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Van Dyke v. Schultz

United States District Court, D. New Jersey

January 15, 2015

JASON VAN DYKE, Plaintiff,


CLAIRE C. CECCHI, District Judge.

Before the Court is Defendants' motion to transfer venue to the District of Colorado pursuant to Fed.R.Civ.P. 12(b)(3). (ECF No. 4). The Court decides this matter without oral argument pursuant to Rule 78 of the Federal Rules of Civil Procedure.[1] For the reasons set forth below, the Court denies Defendants' motion.


This case arises out of allegations that Defendants violated Plaintiffs co-ownership rights in various musical compositions and recordings, and Plaintiffs partnership rights under New Jersey law. (Compl. [2] ¶ 1). Generally, the defendant bears the burden of showing improper venue. Myers v. Am. Dental Ass'n, 695 F.2d 716, 724-725 (3d Cir. 1982). When deciding a Rule 12(b)(3) motion, a Court must accept as true the allegations in the complaint, though the parties may submit affidavits to support their positions. Leone v. Cataldo, 574 F.Supp.2d 471, 483 (E.D. Pa. 2008). Accordingly, the Court considers the facts as stated in the Complaint and the parties' briefings.

Plaintiff was a resident of California at the time this suit was filed in May 2014. (Compl. ¶ 4). Plaintiff avers he lived in California from 2012 to 2014 to complete graduate studies at California State University. (Van Dyke Decl.[3] ¶ 2). Prior to living in California, Plaintiff alleges he resided in New Jersey for thirty years. (Van Dyke Decl. ¶ 1). Plaintiff contends that he left California in June 2014, intending to permanently return to New Jersey where he currently resides. (Van Dyke Decl.¶¶ 3-4). Defendants Schultz, Fraites, and The Lumineers LLC, Inc.[4] are residents of Colorado. (Compl. ¶¶ 5-7).

Plaintiff alleges that he joined Defendants Schultz and Fraites in a musical group in 2008. (Compl. ¶ 9). Plaintiff alleges he formed a partnership with Defendants under New Jersey law, and has a property interest in the songs they created together under the United States Copyright Act. (Compl. ¶¶ 1; 11-13). Plaintiff alleges that "virtually all" of the songwriting, rehearsing, and recording occurred in New Jersey, at Defendants' parents' homes. (Van Dyke Decl. ¶ 7). In October 2009, Defendants Schultz and Fraites moved to Colorado, but Plaintiff remained in New Jersey. (Compl. ¶ 31). Defendants allege all the relevant evidence is located in Colorado. (Fraites Aff.[5] ¶ 4; Schultz Aff.[6] ¶ 5).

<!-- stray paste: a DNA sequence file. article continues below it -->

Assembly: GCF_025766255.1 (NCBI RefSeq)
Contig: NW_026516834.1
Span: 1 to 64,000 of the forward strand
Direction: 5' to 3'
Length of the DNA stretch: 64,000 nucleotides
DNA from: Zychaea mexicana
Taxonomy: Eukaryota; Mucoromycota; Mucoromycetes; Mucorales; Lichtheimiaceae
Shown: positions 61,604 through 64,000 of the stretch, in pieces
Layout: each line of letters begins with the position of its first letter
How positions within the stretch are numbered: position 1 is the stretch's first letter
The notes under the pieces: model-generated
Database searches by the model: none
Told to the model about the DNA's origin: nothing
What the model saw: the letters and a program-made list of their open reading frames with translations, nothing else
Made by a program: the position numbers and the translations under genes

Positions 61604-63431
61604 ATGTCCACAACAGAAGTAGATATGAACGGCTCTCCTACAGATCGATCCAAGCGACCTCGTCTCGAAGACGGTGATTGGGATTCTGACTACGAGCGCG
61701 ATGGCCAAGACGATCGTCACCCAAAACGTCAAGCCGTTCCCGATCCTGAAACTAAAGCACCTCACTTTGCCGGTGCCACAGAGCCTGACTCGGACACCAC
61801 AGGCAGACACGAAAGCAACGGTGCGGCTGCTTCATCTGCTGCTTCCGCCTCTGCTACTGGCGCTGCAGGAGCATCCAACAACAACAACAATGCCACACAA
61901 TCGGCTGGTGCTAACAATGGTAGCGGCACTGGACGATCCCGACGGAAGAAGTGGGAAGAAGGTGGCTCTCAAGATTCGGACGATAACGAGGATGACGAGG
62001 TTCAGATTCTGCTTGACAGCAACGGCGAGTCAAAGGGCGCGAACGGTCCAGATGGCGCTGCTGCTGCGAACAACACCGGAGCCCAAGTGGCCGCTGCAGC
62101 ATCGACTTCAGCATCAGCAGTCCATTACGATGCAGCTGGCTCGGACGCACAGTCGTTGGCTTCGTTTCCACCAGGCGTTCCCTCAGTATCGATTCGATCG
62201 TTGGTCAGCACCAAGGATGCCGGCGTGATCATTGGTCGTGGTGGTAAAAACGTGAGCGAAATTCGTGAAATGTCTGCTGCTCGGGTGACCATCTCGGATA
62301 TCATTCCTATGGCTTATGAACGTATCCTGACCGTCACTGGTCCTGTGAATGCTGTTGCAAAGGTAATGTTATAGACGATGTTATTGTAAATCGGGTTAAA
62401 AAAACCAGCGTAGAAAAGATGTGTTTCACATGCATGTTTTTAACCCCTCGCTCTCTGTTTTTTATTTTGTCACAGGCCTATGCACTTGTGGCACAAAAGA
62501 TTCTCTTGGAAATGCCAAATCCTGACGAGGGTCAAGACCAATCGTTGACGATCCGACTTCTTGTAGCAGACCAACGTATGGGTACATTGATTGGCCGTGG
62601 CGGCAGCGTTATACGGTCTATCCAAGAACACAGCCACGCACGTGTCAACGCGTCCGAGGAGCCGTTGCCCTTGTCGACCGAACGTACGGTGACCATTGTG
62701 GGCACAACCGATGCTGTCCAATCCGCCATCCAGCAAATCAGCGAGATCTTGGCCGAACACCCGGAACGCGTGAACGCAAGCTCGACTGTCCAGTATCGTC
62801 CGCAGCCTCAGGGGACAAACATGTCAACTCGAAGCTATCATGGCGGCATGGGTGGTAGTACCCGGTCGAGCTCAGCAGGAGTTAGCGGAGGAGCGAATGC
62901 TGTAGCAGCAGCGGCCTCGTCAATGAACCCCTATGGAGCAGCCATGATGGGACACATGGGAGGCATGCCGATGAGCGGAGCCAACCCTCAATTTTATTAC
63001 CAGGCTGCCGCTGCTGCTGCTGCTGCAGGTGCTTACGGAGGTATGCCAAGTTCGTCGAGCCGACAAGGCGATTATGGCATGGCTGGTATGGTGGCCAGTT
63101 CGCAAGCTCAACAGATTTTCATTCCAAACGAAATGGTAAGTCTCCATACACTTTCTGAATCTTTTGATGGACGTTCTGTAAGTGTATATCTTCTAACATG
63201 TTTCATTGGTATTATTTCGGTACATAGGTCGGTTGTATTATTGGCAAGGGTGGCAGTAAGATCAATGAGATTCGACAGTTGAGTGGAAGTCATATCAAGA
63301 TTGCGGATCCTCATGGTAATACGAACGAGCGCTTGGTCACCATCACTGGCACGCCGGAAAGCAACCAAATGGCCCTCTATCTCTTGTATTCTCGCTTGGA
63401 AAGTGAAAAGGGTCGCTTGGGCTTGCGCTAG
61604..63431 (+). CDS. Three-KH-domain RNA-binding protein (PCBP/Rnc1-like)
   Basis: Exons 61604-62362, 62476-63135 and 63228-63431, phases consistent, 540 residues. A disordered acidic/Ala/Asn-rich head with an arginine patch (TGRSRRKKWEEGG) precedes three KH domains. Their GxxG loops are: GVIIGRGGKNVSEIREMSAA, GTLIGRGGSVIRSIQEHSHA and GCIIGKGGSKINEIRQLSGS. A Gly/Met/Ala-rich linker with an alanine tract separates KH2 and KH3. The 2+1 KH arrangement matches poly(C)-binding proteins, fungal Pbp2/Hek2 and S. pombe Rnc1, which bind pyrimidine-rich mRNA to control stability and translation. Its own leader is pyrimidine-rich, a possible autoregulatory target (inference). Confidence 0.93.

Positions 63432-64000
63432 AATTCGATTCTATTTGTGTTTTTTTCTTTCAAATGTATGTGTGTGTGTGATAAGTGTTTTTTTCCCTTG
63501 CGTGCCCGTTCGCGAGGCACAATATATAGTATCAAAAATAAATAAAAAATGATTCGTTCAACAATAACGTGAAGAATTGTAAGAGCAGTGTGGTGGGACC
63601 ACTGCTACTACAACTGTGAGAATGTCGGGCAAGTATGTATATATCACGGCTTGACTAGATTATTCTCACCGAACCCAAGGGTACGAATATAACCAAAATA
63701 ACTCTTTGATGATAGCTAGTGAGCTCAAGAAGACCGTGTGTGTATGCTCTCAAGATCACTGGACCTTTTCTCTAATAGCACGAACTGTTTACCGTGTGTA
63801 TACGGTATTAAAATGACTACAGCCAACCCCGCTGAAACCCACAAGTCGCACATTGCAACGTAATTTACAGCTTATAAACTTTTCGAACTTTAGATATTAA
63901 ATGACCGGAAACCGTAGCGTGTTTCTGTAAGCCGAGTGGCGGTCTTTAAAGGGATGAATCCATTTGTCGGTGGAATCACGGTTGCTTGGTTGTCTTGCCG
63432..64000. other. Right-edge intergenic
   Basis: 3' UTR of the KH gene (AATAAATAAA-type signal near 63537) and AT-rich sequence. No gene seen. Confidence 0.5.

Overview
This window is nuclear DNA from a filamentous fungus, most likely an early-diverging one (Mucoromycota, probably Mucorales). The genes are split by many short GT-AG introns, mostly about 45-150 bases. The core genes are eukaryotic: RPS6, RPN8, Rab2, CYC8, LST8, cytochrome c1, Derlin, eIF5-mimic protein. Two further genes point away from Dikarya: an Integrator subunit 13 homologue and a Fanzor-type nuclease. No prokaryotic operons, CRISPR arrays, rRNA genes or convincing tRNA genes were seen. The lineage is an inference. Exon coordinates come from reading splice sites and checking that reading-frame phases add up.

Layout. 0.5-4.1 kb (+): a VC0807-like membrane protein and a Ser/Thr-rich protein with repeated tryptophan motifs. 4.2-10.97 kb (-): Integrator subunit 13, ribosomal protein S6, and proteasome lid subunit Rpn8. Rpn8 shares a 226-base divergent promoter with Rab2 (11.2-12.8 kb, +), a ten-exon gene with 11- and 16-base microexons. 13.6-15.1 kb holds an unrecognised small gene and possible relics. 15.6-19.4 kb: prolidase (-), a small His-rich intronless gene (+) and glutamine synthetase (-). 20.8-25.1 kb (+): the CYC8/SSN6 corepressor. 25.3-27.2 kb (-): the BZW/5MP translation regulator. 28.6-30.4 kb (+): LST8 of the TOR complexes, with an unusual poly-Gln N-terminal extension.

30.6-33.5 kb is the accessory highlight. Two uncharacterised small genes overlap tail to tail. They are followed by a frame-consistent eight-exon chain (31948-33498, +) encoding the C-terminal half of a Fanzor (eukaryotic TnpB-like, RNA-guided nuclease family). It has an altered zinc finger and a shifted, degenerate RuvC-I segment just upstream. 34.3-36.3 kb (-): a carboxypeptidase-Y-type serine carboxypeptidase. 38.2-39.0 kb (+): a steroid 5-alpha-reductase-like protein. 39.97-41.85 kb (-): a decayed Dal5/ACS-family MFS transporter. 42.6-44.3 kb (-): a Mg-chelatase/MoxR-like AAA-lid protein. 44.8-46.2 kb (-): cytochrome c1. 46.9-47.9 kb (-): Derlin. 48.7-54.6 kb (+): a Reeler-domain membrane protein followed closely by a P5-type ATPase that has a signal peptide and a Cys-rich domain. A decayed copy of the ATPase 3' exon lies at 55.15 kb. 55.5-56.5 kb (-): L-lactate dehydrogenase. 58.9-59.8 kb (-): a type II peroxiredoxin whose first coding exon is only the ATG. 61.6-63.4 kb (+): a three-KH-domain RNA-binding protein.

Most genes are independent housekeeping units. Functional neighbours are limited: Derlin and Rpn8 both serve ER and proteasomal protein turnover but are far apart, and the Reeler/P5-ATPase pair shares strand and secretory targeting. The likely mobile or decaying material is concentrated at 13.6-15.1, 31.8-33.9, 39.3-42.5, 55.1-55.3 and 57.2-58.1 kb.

Defendants concede that New Jersey is a proper forum for this suit under 28 U.S.C. § 1391(b)(2), because "a substantial part of the events or omissions giving rise to Plaintiffs claims may have occurred in New Jersey." (Defs.' Reply Br.[7] at 6). However, Defendants move to transfer to the District of Colorado pursuant to 28 U.S.C. § 1404(a), arguing that (i) this suit could have been brought in Colorado, and (ii) the convenience of parties and witnesses and the interest of justice favor transfer. (Defs. Br. Supp. at 5).


Section 1404(a) allows transfer "where both the original and the requested venue are proper." Jumara v. State Farm Ins. Co., 55 F.3d 873, 878 (3d Cir. 1995). Here, Defendants concede that venue could be proper in New Jersey under 28 U.S.C. § 1391(b)(2). (Defs.' Br. Supp. at 5; Compl. ¶ 3). Accordingly, 28 U.S.C. § 1404(a) applies. Section 1404(a) permits transfer to a more convenient forum "[f]or the convenience of parties and witnesses, in the interest of justice." The moving party bears the burden of establishing that the transfer is appropriate and must demonstrate that the proposed forum is more convenient than the present forum. Jumara, 55 F.3d at 879. "The Court has broad discretion in making determinations under Section 1404(a), and convenience and fairness are considered on a case-by-case basis." Santi v. Nat'l Bus. Records Mgmt., LLC, 722 F.Supp.2d 602, 606 (D.N.J. 2010).

When deciding 1404(a) motions, courts consider a balancing of private and public factors. Windt v. Qwest Commc'ns Inc., 529 F.3d 183, 189 (3d Cir. 2008) (citing Gulf Oil Corp. v. Gilbert, 330 U.S. 501, 508-509 (1947)). Private interests include: the Plaintiff's choice of forum; the ease of access to sources of proof; the availability and convenience to the witnesses -"but only to the extent that the witnesses may actually be unavailable for trial in one of the fora; and the location of books and records (similarly limited to the extent that the files could not he produced in the alternative forum)." Jumara, 55 F.3d at 879 (citations omitted). Public factors considered by the Third Circuit include: enforceability of the Court's judgment; practical considerations that could make the trial easy, expeditious, or inexpensive; court congestion in the respective fora; the local interest in deciding local controversies at home; the public policies of the fora; and the familiarity of the trial judge with the applicable state law. Jumara, 55 F.3d at 879 (citations omitted).


Defendants argue that this action could have been brought in Colorado. (Defs.' Br. Supp. at 4). Pursuant to 28 U.S.C. 1391(b)(1), venue is appropriate in any district "in which any defendant resides, if all defendants are residents of the State in which the district is located." Here, all Defendants are residents of Colorado. (Compl. ¶¶ 5-7). Accordingly, the Court finds Colorado could be an appropriate alternate forum.

Defendants also argue that private and public interests support that Colorado is the more appropriate venue. (Defs.' Br. Supp. at 5-8). Plaintiff argues that New Jersey is the appropriate forum. and that all the private and public factors support keeping the case here. (Pl. Br. Opp'n[8] at 4-8). For the following reasons, the Court ...

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